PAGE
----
Parents Hesitant to Enroll Their Children in New T-K Programs

2 mins read

Just over two years ago, Belle Haven Elementary established a free T-K program in East Palo Alto which prepares young children for kindergarten by improving their motor skills and providing them with fundamental education basics like learning the alphabet. Though all California public school districts are required to offer T-K per SB 1381, families can decide whether or not to have their children attend these programs and it appears many families are not taking advantage of the new program.

Justina Barrera, a third-grade teacher at Bellehaven, said that 70% of her current students did not attend the T-K program on campus. “I think some of them didn’t see a need for their children to attend the programs because they thought that kindergarten was going to teach them the same things,” she added, “many of the programs are also fairly new so they haven’t developed the reputation and trust from parents that existing private preschool programs have.” 

T-K programs can have a significant impact on students’ long-term success, though, as data shows that children who do not attend T-K programs are more likely to struggle in later education. According to a 2017 study conducted by the American Institutes for Research (AIR), students who attended T-K had a higher grade point average than those who did not. The study also found that T-K students had better self-control in the classroom and a higher engagement rate. 

Transitional Kindergarten Student at Costaño School.
Photo by Ravenswood School District.

Increasing access to T-K could therefore help increase economic mobility by offering access to crucial education for students at an early age. According to an article by the New York Times, early educational programs may leave young children with the opportunity to break the cycle of generational poverty.    

In addition to academics, attending T-K helps students improve motor skills. Barrera said, “Children who attend a preschool engage in more hands-on activities which would help with their fine motor skills as they continue to develop. Not having access to  activities like playing with building blocks impairs a child’s ability to develop motor skills.” 

Darcy Hanson, the former lead T-K teacher at BelleHaven, added, “T-K is significantly helpful in building a student’s socializing skills. Because of this, by the start of kindergarten, they have had this exposure of being in a shared classroom setting with other students. It makes it easier in the long run for them to make friends at school.”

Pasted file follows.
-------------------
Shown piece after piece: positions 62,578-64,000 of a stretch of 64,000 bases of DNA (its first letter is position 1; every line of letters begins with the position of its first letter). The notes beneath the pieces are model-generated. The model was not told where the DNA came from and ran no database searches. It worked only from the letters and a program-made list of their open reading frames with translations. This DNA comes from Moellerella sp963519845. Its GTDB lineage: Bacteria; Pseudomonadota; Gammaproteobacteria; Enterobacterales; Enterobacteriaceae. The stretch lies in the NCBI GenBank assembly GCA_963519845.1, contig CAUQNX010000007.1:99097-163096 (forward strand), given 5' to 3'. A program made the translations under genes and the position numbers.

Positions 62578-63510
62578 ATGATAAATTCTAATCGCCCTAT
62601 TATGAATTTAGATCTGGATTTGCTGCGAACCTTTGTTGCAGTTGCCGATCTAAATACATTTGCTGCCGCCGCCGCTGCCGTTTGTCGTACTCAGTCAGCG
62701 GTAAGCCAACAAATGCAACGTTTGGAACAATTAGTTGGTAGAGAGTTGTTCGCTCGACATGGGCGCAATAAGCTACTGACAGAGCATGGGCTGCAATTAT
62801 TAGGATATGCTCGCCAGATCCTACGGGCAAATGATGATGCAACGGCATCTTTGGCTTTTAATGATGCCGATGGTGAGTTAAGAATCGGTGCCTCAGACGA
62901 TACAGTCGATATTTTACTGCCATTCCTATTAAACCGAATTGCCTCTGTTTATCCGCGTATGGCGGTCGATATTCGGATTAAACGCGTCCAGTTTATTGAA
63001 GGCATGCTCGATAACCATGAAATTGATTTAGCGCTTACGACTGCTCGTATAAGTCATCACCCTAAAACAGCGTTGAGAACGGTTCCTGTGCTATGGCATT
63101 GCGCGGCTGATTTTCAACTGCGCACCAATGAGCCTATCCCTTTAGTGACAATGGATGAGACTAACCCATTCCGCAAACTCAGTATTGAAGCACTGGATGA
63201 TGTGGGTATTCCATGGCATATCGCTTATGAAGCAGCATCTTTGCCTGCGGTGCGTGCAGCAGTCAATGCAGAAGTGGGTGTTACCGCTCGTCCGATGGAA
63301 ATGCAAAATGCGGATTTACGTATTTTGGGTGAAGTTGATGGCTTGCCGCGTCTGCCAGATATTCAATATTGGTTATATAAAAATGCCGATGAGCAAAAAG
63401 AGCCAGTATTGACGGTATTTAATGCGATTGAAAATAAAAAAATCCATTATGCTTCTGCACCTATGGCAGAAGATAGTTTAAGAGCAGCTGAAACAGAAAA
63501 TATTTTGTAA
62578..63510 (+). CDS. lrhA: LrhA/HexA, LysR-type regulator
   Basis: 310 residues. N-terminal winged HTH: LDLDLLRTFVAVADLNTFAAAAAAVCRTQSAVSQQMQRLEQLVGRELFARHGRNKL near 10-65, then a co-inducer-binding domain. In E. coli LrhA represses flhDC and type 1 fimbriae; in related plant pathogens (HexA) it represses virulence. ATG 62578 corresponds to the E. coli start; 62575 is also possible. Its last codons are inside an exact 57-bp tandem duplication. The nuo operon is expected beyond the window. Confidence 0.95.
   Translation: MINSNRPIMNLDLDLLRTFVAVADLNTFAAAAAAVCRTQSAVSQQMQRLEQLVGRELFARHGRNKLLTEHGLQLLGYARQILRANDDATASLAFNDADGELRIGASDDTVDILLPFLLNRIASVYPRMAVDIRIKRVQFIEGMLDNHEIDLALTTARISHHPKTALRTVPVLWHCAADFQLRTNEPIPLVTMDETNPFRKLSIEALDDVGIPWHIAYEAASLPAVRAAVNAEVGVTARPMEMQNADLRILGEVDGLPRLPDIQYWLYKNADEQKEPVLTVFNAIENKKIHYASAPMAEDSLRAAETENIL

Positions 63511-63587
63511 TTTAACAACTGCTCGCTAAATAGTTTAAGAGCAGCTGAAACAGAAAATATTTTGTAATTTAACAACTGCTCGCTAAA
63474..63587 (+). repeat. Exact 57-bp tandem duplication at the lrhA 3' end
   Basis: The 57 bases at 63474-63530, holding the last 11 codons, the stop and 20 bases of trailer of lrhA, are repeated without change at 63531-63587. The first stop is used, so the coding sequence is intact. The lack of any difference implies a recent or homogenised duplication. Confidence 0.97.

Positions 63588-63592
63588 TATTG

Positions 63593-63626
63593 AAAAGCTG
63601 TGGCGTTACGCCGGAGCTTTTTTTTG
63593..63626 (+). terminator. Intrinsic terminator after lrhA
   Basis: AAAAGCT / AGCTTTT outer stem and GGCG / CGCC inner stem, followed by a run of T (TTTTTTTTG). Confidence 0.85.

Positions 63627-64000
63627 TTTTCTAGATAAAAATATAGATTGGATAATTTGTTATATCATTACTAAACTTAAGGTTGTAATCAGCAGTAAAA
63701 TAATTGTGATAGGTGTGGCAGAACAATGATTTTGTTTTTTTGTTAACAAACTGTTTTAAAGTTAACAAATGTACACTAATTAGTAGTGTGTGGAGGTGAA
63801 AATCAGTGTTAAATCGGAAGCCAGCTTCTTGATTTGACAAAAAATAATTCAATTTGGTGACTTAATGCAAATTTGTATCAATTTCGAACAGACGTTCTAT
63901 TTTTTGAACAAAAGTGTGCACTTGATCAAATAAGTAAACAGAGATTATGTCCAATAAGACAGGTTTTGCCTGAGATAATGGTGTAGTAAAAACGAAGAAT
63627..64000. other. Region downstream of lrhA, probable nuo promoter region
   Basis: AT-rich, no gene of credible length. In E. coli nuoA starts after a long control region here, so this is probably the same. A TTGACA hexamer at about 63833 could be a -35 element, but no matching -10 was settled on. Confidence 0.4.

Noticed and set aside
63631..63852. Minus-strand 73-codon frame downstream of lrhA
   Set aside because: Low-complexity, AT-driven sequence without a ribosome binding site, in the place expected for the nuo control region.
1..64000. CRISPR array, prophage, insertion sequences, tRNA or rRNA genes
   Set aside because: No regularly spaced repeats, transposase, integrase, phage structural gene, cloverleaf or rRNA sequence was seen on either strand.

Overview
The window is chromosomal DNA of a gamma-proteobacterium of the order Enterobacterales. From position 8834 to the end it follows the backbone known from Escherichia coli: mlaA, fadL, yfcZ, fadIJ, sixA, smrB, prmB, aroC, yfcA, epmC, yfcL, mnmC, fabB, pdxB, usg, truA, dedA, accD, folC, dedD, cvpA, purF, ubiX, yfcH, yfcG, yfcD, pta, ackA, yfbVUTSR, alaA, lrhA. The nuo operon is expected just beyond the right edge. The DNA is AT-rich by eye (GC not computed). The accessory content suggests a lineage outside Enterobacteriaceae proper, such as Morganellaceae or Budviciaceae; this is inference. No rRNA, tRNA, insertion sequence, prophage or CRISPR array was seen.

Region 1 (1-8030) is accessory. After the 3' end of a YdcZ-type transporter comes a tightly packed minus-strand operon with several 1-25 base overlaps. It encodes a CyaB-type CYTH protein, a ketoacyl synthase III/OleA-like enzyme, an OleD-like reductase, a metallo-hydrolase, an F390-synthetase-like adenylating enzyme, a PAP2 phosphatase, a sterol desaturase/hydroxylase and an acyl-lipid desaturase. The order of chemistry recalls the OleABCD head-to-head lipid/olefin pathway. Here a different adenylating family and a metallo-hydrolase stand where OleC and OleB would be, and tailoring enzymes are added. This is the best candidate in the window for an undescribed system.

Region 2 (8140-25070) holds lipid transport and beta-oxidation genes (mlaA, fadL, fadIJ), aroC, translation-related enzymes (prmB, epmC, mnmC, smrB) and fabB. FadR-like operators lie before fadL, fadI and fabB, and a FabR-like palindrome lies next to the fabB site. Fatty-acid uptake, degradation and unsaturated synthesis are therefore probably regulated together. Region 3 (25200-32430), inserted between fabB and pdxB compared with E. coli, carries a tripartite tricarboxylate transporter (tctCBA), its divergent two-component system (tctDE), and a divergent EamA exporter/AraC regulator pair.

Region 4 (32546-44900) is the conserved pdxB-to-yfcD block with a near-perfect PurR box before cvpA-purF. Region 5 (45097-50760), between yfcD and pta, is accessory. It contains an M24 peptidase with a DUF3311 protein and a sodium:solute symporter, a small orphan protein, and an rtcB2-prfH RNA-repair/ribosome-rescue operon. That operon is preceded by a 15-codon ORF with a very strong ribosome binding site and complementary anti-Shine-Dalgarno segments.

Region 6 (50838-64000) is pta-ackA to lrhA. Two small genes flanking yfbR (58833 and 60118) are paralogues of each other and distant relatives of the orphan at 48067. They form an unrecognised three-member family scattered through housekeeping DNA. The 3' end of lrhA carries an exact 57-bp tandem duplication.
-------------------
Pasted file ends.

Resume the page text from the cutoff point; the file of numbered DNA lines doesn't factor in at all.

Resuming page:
T-K is particularly critical for students whose second language is English. English-language learners could feel lost in class, struggling to understand their classmates and their teacher.

As of 2023, 57% of students in the Ravenswood school district are English language learners. T-K allows these students to develop English fluency earlier on, which enables them to start kindergarten without being at a significant disadvantage compared to their English-as-a-first-language peers.

Hanson said, “I had about six or seven second-language learners in my classroom. None of them knew how to speak English, but by the end of the year, I no longer had to talk to them in Spanish. They were speaking English as fluently as the rest of the students. These kids will no longer be overwhelmed with speaking English when transitioning into kindergarten.”

Challenges of getting parents to enroll their children in T-K according to AIR survey.

However, parents are still reluctant to enroll their children in these free programs. In an AIR district outreach survey, an anonymous T-K parent said, “The [other parents I know] thought it was going to be too academic, and they didn’t want academics. They wanted more play, more [socialization].” The survey also concluded that some parents didn’t want to enroll their children in these programs because they didn’t want to leave their current arrangements of childcare at home for a program that remains largely untested and generally unknown to most parents. 

While the program’s initial enrollment is relatively low, it increases access to early, free childcare and education which may help address SUHSD’s and other district’s education gaps.

Micaela is a sophomore at M-A. This is her first year in journalism, and she is excited to write about different issues and events at M-A. In her free time, she likes to dance and spend time with friends and family.

Amari Witt is a sophomore at M-A and this is her first year in journalism. She has written many music stories and hopes to write more event stories. In her free time she likes to perform with M-A Drama and she loves being with her friends.

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